A report released by the World Bank on Tuesday highlighted Cambodia as the most improved country in terms of businesses getting credit, due to the establishment of the country’s first credit bureau in March.
Cambodia ranked 133 out of 185 in the World Bank’s report, up from 141 in the previous year. It was also one of the top 50 countries to narrow their distance from the top spot over the past eight years, according to the report.
However, the report also noted the addition of a new tax on immoveable property as a policy decision that has negatively impacted the ease of doing business in the Kingdom.
The World Bank report also discusses the importance of transparency and its role in the ease of doing business worldwide.
Kol Preap, executive director for Transparency International, said that in Cambodia paying bribes is considered standard practice when doing business.
“Corruption has become a systematic issue in Cambodia and paying bribes is often considered a normal activity to gain access to certain services,” he said.
These issues can deter European and Western companies from setting up subsidiaries in Cambodia due to the strict regulations and anti-corruption laws in their home countries, said to Kol Preap.
In contrast, businesses from China, Malaysia or Vietnam might not be regulated as strictly, allowing them to gain a competitive advantage over those from the West or Europe, he said.
“Our goal is to reduce corruption so development can flourish and to promote a better, levelled playing field for conducting business in Cambodia,” added Kol Preap.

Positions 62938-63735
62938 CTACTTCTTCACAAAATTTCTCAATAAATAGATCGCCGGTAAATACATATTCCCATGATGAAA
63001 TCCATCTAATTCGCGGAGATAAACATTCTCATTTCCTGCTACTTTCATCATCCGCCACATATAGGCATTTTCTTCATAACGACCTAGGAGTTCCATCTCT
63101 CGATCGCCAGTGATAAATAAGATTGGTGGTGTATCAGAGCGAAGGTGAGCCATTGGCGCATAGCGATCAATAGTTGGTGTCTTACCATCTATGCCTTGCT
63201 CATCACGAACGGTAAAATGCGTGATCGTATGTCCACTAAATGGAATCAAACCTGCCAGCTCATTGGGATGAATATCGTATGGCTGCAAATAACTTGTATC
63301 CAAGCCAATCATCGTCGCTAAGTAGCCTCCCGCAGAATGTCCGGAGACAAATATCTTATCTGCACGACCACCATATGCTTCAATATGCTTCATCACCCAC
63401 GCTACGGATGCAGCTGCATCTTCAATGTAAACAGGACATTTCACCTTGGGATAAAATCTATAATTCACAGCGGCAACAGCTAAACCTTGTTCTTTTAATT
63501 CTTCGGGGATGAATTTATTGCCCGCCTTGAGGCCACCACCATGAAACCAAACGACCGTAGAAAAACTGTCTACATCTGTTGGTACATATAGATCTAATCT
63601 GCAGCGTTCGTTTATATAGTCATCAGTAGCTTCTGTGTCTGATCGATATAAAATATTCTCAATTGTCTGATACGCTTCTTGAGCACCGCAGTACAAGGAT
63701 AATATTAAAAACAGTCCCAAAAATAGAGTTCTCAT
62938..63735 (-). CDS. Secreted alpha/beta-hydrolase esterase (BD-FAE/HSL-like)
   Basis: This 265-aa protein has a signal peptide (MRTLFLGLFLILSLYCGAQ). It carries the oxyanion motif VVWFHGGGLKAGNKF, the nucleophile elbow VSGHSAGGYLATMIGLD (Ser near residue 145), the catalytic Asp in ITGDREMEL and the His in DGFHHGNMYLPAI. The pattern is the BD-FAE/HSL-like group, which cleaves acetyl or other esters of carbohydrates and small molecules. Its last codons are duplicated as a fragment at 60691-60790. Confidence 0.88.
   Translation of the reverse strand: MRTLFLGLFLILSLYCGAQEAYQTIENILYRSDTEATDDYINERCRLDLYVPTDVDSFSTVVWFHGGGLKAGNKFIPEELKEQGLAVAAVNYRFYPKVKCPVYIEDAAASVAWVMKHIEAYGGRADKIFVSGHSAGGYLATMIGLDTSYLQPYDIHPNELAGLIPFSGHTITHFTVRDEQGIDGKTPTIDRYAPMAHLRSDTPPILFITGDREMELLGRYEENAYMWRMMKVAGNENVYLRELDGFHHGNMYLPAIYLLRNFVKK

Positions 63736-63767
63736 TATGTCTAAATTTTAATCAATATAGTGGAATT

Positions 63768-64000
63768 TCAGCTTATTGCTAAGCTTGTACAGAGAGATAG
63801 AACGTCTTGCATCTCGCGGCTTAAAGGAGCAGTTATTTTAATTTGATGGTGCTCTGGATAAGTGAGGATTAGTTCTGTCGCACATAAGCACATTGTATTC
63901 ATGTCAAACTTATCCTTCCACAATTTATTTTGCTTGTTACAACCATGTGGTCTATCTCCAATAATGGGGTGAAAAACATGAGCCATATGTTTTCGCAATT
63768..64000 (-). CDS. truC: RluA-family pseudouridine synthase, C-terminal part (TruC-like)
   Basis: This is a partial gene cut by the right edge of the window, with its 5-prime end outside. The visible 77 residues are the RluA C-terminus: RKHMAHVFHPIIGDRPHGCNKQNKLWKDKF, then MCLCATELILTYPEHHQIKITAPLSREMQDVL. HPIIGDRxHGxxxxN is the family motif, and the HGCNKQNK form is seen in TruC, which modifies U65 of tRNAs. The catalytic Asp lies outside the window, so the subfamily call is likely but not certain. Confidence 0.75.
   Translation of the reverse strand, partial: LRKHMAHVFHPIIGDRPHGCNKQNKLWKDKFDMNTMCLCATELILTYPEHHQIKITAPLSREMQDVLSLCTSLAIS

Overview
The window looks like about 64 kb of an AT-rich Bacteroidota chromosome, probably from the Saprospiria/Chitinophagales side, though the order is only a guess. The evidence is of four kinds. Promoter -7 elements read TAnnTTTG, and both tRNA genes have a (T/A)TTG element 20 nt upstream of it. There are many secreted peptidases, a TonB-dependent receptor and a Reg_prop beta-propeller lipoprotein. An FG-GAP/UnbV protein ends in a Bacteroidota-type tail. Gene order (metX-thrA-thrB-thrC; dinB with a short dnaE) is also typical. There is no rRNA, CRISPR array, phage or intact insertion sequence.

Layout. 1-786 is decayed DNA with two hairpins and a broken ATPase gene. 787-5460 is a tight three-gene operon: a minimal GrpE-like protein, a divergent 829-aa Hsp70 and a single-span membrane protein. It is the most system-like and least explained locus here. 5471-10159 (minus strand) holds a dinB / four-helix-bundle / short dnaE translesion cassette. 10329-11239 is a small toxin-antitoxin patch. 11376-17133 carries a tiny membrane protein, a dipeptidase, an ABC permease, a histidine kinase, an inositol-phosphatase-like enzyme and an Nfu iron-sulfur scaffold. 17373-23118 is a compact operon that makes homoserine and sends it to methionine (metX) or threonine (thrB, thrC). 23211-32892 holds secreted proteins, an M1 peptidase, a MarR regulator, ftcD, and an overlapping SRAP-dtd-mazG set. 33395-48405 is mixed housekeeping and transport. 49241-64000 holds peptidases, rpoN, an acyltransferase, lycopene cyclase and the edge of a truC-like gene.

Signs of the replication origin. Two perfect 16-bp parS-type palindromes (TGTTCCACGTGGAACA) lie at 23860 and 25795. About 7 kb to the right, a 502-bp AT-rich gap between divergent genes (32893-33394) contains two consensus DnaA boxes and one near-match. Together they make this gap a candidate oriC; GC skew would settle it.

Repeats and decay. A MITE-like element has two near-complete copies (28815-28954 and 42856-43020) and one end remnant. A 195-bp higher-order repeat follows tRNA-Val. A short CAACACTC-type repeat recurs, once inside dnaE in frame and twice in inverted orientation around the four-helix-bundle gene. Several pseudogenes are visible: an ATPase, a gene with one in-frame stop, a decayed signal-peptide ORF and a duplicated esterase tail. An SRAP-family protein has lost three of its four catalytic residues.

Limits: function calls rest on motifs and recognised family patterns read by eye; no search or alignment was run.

According to John Brinsden, a member of the International Business Chamber of Cambodia’s executive committee, the Kingdom’s business landscape is highly variable.
“Some negatives are bureaucracy, corruption, infrastructure issues and for some companies they’re concerned about being targeted by NGOs and human rights organisations over labour issues should they choose to
operate here,” he added.
However, in Brinsden’s experience, Cambodia stands out from other countries in terms of how open it is to investment, both foreign and domestic.
“The access to senior government officials to express concerns is unique from most other countries in Asia,” said Brinsden, who identified the Government-Private Sector Forum as a specific example.
“I would say to foreign businesses considering coming to Cambodia, to come here, because you actually have a chance to talk to the government and help frame regulations and laws,” he said.
The Doing Business report is a worldwide overview of regulatory policies and reforms across the full lifecycle of a business, including start-up and operations, paying taxes and protecting investors.
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